This content was published: November 20, 2017. Phone numbers, email addresses, and other information may have changed.
Regular and substantive interaction
Posted by Andy Freed
There’s been a lot of noise lately about a recommendation from the Office of the Inspector General (OIG) at the Department of Education whereby the OIG stated that they believe that Western Governors University should repay over $700 million in Title IV financial aid funding. The OIG states that Western Governors classes (because of their unique competency based education model and more) are correspondence courses, not distance learning courses, and thus not eligible for Title IV funds.
Huh? Why should I care? Because of Regular and Substantive Interaction!
According to the Federal Financial Aid handbook, there’s a clear difference between distance learning and correspondence courses. Distance learning is defined as:
And a correspondence course is defined as:
A correspondence course is a home-study course for which the school provides instructional materials, including examinations on the materials, to students who are not physically attending classes at the school. Interaction between the instructor and student is limited, not regular and substantive, and primarily initiated by the student.
Correspondence courses are typically self-paced. When a student completes a portion of the instructional materials, the student takes the examinations that relate to that portion of the materials and returns the examinations to the school for grading.
Western Governors got in trouble for a couple reasons, but underlying the mess is the OIG’s reading of the regulations and stating that:
But what is regular and substantive interaction? That’s a difficult question to answer. The good news is that if you use our amazing What Works Well in Online Teaching at PCC handbook, you’re already on solid ground. The recommendations in there aren’t a coincidence.
But if you’re looking for more specific guidance from the Department, try this list of what was recommended in a 2014 Dear Colleague letter. The letter refers to distance CBE courses and focuses on what counts as attendance, but is relevant for all distance learning courses:
- Participating in regularly scheduled learning sessions (where there is an opportunity for direct interaction between the student and the faculty member);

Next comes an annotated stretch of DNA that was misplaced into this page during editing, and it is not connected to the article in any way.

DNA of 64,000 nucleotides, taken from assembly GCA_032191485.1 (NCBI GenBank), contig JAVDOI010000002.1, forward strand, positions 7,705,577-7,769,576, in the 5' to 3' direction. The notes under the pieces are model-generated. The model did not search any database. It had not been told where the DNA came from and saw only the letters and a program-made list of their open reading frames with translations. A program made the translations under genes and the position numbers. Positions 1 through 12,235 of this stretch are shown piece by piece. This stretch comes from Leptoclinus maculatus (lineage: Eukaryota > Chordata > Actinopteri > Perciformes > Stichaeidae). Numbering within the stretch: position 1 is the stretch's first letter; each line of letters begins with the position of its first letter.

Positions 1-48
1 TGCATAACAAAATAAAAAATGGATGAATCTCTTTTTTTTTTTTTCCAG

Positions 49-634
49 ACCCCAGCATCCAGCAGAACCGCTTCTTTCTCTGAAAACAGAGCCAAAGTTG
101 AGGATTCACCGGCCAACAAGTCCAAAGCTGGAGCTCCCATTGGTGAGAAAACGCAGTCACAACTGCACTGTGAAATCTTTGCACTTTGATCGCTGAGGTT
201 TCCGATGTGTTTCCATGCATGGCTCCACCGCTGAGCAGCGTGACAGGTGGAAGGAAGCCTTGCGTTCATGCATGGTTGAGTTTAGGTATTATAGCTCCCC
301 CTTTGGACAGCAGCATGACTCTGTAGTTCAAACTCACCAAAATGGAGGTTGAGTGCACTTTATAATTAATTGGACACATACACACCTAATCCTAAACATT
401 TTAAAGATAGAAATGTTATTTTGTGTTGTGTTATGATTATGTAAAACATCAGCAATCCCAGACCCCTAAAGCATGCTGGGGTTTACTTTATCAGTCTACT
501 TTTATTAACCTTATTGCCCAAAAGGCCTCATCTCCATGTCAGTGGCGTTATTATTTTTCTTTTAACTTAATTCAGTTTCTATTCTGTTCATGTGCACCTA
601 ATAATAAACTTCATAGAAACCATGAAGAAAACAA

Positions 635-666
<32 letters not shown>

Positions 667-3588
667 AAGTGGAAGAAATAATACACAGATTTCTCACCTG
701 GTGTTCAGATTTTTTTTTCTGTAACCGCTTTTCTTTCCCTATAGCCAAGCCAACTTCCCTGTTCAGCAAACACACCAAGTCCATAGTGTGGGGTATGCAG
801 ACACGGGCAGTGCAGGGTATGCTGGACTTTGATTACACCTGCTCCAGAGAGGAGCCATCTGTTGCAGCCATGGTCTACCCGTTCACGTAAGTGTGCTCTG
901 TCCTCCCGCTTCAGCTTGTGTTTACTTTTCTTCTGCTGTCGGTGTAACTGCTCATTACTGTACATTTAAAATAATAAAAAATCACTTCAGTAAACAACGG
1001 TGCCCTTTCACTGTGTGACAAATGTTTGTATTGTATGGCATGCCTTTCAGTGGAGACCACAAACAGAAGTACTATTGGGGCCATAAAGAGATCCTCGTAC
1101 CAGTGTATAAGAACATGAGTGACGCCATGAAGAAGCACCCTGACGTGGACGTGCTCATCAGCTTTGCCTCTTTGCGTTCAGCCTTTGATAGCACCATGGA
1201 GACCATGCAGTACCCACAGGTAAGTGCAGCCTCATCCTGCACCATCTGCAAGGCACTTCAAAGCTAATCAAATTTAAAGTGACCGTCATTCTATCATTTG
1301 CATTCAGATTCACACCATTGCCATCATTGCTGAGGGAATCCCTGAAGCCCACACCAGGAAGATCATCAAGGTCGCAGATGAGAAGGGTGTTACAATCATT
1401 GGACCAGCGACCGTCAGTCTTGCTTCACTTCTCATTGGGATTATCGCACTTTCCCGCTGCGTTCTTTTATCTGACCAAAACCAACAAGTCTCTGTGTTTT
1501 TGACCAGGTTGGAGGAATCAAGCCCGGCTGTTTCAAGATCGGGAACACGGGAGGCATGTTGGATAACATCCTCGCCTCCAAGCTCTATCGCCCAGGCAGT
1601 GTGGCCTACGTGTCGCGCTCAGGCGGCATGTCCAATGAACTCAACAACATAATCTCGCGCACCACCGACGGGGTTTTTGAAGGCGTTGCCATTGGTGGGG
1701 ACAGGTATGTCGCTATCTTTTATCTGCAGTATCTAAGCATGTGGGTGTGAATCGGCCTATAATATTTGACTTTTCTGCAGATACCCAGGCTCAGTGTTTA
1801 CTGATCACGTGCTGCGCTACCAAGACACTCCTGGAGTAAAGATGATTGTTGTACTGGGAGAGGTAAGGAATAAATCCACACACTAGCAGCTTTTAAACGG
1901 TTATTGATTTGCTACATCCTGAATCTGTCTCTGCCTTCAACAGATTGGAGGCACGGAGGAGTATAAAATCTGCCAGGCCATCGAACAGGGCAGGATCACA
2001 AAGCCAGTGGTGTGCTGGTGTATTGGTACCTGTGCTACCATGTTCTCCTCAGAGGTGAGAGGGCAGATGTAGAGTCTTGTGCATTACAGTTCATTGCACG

- Submitting an academic assignment;
- Taking an exam, an interactive tutorial, or computer-assisted instruction;
- Attending a study group that is assigned by the institution;
- Participating in an online discussion about academic matters;
- Consultations with a faculty mentor to discuss academic course content;
And it’s worth noting that “merely grading a test or paper would not be substantive interaction.” That would be more helpful if there was a better definition of timing and frequency. Here’s some further guidance:
- Faculty should provide substantive feedback and guidance to students on multiple assignments over the full length of the term.
- Feedback and guidance must be related to the academic content of the course (i.e. not limited to reminders about deadlines or other logistical matters) and must go beyond limited comments such as “good job” or “great work.”
- Regular and substantive interaction must occur between students and faculty members. This may be supplemented, but not replaced, by interaction between students and teaching assistants or other program staff.
So hopefully that helps fill in the “policy” part of the regular and substantive interaction puzzle. But that’s just as it relates to whether or not the college is able to provide Title IV funds. Yes, we do wish to continue to make financial aid available. But should we continue to focus on minimums? No! Let’s focus on What Works Well in Teaching Online at PCC.